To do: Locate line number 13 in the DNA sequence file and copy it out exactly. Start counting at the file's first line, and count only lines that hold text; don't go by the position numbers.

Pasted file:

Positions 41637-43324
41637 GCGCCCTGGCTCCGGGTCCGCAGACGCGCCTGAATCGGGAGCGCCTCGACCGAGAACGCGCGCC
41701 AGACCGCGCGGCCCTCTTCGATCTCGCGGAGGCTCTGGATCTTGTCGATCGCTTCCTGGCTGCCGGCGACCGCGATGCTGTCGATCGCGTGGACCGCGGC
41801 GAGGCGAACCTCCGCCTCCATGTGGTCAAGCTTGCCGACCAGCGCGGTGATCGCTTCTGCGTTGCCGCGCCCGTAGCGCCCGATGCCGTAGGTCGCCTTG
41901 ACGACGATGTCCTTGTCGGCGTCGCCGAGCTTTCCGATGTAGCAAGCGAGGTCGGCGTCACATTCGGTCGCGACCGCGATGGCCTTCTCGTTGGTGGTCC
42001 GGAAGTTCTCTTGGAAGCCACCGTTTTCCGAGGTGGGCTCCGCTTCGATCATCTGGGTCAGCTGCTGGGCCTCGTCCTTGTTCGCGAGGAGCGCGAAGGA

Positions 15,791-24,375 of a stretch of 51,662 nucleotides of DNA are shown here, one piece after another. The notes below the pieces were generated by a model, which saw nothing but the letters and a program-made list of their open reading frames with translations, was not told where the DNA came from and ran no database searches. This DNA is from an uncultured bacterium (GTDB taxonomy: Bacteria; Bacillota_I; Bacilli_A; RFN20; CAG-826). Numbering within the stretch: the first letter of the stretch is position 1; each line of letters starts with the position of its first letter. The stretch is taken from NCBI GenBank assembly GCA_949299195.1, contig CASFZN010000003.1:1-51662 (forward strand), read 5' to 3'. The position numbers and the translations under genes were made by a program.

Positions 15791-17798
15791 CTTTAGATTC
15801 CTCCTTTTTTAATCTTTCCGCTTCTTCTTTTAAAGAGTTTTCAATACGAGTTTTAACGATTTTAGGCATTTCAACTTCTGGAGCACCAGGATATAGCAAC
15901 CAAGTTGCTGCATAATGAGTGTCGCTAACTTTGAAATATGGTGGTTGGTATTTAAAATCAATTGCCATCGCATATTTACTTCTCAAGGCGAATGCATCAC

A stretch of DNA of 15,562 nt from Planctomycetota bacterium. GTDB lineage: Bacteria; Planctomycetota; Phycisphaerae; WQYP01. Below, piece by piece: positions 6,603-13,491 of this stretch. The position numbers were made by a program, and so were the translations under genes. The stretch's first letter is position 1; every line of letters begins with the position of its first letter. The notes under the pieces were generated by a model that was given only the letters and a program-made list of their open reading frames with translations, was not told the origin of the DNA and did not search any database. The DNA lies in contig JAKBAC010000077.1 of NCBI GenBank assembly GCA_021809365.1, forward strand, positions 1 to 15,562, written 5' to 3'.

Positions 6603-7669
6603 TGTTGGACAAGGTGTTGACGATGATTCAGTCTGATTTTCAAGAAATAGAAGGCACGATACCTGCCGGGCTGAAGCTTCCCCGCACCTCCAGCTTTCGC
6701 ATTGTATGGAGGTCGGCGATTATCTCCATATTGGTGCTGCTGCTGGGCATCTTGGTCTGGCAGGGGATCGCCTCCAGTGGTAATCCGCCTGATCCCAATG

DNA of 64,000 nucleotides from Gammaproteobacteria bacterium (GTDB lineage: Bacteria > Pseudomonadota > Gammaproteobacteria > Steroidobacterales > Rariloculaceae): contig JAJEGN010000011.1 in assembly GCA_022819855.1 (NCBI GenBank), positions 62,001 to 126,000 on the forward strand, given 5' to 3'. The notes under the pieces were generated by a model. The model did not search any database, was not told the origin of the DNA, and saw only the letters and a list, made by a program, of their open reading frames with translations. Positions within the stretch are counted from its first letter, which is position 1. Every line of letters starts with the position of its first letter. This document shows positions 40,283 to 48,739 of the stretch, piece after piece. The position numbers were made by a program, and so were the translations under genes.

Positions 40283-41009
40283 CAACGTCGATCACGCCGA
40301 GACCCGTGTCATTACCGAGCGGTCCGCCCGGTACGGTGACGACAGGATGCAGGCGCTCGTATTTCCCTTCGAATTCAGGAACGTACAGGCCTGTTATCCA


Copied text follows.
Positions 6603-7669